Ruling in Glasgow will have implications for foster care

8th August, 2017

A recent tribunal case brought by foster carers James and Christine Johnstone will have moved the debate about the employment status of foster carers further up the agenda. The couple brought the case against Glasgow City Council and the ruling, which found in their favour judged them to be employees of the Council. In the ruling, Judge McFatridge said:
“In finding for the claimants in this case I am not in any way making a finding about the status of ordinary mainstream foster carers. What I am saying is that on the basis of the facts in the current case, the claimants were employees of the respondents.”

James and Christine Johnstone were working in the Multi-Dimensional Treatment Foster Care team. The judgement drew a swift response from Kevin Williams, the chief executive of the leading charity, The Fostering Network:

“For too many years foster carers have not been given the status, respect, training, support and remuneration that they deserve and which they require in order to be able to look after the children in their care. This is not only crucial for the recruitment and retention of foster carers but, equally importantly, for the tens of thousands of children who fostered every day.”

Kevin Williams acknowledged that the judgement has not “set a precedent” for all foster carers, but it does mean that the usual attitude toward fostering of “business as usual”, can no longer be excused.

This year will see the provision of foster care in this country being scrutinised as never before. The UK government has commissioned a national fostering stocktake which will be reporting later this year. This will bring many issues attached to fostering to the fore. It will be reporting its findings soon after the ‘State of the Nation’s Foster Care 2016’ has brought its own key findings to the fostering debate. This survey was carried out between July and September 2016: it was by far the largest and most independent survey of the views of foster carers performed in the UK. It is likely to be highly influential with regard to the national fostering stocktake in England, as well as the Educations Committee’s own fostering inquiry.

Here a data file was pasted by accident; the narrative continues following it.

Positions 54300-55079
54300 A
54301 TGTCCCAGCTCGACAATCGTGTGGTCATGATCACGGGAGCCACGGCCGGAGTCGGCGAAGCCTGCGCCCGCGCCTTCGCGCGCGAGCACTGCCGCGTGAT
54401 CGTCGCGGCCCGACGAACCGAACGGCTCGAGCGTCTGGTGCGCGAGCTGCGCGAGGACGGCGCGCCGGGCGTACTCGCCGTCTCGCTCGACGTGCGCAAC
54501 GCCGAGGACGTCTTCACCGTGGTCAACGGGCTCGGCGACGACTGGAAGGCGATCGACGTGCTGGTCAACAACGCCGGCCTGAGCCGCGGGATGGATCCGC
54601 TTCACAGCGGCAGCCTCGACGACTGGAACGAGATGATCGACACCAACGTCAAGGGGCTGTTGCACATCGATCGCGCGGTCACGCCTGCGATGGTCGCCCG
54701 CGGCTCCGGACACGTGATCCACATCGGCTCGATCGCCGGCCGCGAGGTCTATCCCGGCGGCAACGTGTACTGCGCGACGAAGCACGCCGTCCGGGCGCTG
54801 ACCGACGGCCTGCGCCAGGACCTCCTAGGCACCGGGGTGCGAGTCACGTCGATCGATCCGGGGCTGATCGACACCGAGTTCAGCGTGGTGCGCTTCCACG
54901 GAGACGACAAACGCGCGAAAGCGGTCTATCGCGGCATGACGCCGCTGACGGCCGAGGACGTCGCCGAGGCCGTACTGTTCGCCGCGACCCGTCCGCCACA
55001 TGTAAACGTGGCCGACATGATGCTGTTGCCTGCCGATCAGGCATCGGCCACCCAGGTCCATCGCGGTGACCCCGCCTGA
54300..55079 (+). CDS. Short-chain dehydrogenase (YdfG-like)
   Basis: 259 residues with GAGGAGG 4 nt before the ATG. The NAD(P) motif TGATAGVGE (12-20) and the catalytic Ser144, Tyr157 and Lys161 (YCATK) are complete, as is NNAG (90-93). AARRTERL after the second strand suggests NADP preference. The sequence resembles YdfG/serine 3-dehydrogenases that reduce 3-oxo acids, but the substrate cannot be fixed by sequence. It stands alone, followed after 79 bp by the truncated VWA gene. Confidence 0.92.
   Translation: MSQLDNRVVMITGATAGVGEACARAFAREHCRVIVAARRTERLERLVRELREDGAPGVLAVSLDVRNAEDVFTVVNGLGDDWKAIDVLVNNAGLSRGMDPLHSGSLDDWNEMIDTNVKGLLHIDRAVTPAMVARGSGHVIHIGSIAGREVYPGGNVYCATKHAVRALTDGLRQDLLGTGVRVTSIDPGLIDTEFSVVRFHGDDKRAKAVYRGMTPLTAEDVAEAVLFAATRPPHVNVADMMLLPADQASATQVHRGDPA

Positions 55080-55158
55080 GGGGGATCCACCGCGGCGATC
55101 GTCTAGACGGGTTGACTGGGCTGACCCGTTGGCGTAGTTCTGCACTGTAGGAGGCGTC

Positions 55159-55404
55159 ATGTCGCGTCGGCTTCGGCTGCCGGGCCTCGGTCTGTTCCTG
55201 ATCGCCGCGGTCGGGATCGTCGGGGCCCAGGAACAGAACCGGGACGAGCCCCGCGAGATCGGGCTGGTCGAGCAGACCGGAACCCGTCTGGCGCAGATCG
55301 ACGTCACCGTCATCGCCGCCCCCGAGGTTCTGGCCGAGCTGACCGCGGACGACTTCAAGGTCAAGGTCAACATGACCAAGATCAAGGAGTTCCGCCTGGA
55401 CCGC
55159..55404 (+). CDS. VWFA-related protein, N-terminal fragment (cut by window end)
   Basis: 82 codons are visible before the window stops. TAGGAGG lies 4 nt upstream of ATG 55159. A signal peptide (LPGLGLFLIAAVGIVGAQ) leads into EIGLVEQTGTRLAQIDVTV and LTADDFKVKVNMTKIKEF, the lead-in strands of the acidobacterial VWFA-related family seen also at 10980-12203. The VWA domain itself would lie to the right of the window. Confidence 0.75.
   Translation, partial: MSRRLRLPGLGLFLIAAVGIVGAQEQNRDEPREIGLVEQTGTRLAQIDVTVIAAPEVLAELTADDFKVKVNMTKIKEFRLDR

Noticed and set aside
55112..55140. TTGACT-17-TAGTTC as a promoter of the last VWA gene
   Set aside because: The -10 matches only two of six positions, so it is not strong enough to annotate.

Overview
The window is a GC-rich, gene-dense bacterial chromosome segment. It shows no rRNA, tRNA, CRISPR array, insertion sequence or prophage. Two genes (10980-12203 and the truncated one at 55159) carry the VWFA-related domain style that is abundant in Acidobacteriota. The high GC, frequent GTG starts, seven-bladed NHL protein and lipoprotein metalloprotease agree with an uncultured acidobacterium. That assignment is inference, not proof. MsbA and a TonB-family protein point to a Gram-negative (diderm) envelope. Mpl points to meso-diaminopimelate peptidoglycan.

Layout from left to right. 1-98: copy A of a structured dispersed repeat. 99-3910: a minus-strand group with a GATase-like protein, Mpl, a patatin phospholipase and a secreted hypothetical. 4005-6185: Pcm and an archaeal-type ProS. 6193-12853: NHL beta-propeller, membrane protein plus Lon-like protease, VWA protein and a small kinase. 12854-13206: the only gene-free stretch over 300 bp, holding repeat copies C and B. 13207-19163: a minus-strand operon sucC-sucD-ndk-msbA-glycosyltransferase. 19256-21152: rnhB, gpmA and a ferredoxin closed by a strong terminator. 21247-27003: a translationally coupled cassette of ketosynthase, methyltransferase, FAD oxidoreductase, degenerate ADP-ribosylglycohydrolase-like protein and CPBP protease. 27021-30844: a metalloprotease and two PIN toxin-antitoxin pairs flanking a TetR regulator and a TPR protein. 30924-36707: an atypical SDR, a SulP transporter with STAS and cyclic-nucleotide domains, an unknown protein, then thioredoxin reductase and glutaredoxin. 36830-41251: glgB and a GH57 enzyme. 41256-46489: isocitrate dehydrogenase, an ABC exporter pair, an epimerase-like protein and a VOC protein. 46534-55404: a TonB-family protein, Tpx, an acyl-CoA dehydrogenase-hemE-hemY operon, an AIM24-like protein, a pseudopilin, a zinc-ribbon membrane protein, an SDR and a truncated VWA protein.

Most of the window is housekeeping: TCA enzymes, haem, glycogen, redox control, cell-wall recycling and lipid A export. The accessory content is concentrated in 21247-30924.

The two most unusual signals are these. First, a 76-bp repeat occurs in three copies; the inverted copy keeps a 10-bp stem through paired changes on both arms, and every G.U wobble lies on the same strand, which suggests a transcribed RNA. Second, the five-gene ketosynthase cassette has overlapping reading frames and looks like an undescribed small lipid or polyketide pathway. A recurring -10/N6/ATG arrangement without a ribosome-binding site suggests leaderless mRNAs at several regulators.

Improve the lives and prospects of foster children with 24 Seven.

Working as a foster carer with 24 Seven fostering means that you will be guaranteed up to date training – along with the best in professional guidance and support. We have highly professional and motivated foster cares in our community: they willingly share their knowledge and experience of fostering at the many coffee mornings we arrange. Joining 24 Seven will mean that you can make a real difference to the life experience of a vulnerable child or young person. There are few things in life as rewarding as fostering.

Many of our foster carers have chosen to further develop their careers through the additional training we provide. This means that they can look after children who might have complex needs.

When you call 24 Seven there will be no pressure to make an immediate decision. It’s very important to make the right decision as fostering is not for everyone. Our specialist advisors are individuals with a wealth of experience who are always happy to answer your questions in a friendly way. If you can set aside twenty minutes or so for an initial conversation with us about fostering, please call 020 8861 7123. If you are working during the day, we will arrange a call back at a time convenient to you. Many people who contact us have been considering being a foster carer for a long time and have many questions. It is certainly a life changing decision: these are just some of the questions we are commonly asked. If you have others, we would be delighted to answer them.

  • Do I need to speak English to a high standard to be a foster carer?
  • What checks will be made on myself and family?
  • Is it possible to foster if you are gay or lesbian?
  • I have a dog, can I still foster a child?
  • Will I have a say in who I foster?
  • Is it true that you cannot foster a child if you smoke?
  • I am moving home in the near future, can I still apply to be a foster carer?

Remember we also recommend that you look at the rest of our website as there is masses of information. 24 Seven Fostering – it’s time to care – over 9,000 new foster families needed this year! Could you be one of them?